There are a number of techniques which can be effectively used for the teaching of mathematics. Some of them are: oral work, drill work, home work, assignments, self-study, group work, review and supervised study. They are being discussed here.


What is oral work? It is the work which is done orally without the help of written work and record. It can be defined as mental work, wherein a problem is solved orally, or mentally, without the use of pen and paper. As a matter of fact, much of mathematical work has to be done mentally and many tables have to be learnt by heart. It precedes written work. Of course, when calculations become more complicated and heavy, writing is used as an aid. As mind cannot carry out these calculations orally, written work becomes indispensable. But in all respects, oral work is the backbone not only of written work, but also of overall performance in the subject.


  • It has an appeal for the eye and ear, and this appeal is liked by the students.
  • With the help of oral work, some time can possibly be saved.
  • It is very suitable for securing attention of the students and for making them concentrate. A few oral questions can make them alert and active.
  • It is useful in everyday life, because in actual life pen and paper are often not available and one has to do certain calculations mentally.
  • It helps in elucidation and illustration. The same idea can be effectively illustrated through a sufficient number of oral examples or questions presented in quick succession without much loss of time.
  • It removes shyness of pupils through oral expression.
  • It quickens wit and sharpens intelligence.
  • It is a good mental exercise, because it develops alertness, readiness of mind, quick hearing and quick thinking.
  • It is an effective means of maintaining discipline.
  • Briskness in oral work is stimulating for the students.
  • In case of an error, it helps in its mental cancellation.
  • It is interesting and effective especially in the initial stages of every topic.
  • It is an easy way of testing previous knowledge.
  • It helps in connecting the introduction of a new topic with the previous knowledge of the students.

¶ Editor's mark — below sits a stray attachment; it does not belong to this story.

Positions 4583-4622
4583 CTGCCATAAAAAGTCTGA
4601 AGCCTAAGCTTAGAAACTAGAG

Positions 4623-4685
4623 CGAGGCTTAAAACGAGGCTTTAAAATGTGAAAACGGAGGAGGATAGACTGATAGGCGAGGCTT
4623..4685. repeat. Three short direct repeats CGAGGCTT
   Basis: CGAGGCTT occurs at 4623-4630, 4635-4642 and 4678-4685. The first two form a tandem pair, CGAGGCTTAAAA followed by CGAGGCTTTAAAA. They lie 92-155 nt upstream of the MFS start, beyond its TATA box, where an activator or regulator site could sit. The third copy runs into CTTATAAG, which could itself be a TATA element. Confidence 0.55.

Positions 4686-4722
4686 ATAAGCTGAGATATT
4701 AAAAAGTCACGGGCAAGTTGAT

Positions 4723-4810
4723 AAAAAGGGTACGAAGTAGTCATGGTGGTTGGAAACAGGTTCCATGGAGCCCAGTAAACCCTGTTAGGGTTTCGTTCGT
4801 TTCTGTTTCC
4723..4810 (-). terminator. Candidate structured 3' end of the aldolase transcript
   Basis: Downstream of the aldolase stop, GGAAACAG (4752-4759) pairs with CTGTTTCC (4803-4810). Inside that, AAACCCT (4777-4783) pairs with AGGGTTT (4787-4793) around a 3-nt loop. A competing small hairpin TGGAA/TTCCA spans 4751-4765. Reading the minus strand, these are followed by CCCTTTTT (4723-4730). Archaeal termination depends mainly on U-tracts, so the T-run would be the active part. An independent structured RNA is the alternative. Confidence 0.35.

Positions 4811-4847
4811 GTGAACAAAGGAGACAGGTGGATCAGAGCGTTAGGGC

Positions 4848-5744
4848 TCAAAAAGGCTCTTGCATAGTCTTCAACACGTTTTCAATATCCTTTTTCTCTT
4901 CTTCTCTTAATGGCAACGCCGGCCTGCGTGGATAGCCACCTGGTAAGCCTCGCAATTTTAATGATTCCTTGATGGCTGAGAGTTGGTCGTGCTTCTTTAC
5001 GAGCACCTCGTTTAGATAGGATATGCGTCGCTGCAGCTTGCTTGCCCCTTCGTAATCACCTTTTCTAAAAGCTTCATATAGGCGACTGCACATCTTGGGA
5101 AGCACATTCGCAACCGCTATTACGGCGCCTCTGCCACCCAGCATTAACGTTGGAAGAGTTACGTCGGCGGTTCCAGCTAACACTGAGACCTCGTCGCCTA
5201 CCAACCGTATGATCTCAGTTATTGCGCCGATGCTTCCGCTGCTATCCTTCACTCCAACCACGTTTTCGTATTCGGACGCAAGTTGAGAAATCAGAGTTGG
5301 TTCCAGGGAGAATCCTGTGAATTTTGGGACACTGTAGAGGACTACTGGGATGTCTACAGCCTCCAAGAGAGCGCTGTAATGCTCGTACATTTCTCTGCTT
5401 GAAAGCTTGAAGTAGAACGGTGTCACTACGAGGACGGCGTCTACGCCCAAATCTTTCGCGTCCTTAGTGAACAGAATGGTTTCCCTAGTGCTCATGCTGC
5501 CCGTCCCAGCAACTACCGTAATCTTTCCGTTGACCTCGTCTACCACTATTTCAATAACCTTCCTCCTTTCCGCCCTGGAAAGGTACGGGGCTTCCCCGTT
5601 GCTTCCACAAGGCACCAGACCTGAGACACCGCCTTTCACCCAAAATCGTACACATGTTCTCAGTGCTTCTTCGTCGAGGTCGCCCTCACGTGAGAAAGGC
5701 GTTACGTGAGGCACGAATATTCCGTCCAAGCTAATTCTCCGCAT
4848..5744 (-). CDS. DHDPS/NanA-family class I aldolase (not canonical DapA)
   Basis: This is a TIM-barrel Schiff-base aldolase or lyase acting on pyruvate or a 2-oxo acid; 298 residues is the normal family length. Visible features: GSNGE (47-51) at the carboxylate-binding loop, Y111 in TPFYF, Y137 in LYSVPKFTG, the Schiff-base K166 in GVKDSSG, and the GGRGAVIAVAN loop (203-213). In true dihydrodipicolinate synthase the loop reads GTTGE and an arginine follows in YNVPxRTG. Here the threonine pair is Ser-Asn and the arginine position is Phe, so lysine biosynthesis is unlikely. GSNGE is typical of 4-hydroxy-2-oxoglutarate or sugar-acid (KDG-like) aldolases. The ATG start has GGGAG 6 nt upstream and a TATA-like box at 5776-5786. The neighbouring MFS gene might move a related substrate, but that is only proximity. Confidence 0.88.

• Oral questions enable the teacher to judge whether the students are following the lesson or not.
  • Recapitulation and revision can also be done by well-framed oral questions.
  • The teacher can throughout remain in touch with the class with the help of oral questions.
  • It provides variety in the otherwise monotonous routine of the classroom.
  • If properly used, it can provide motivation.
  • It develops accuracy, exactness and precision.
  • It encourages healthy competition.
  • It builds strong foundation for later written work.


It should be crystal clear from the above mentioned functions or values of oral work, that it has an appeal for the eye and the ear of the child. This appeal has greater value than insistence on written work in the very beginning. Oral work gives a good start to every topic. All new processes and methods should be introduced, and fixed in the child’s mind, orally. Any individual difficulties can be effectively removed by oral work. In certain cases, where repetition is necessary, oral work takes the form of oral drill. Oral recitation or oral repetition of tables is often a source of enjoyment to students. Oral mastery of every new idea by students must be the teacher’s first concern. Every new concept must be given a sufficient oral drill. Oral work is the mainstay of every lesson.


Source: The Teaching of mathematics by KULBIR SINGH SIDHU (Sterling Publisher Pvt Ltd)

Published by rkdskool

I am working in the field of education for more than 15 years. I teach Math. Presently I'm Working as the vice principal in reputed School.

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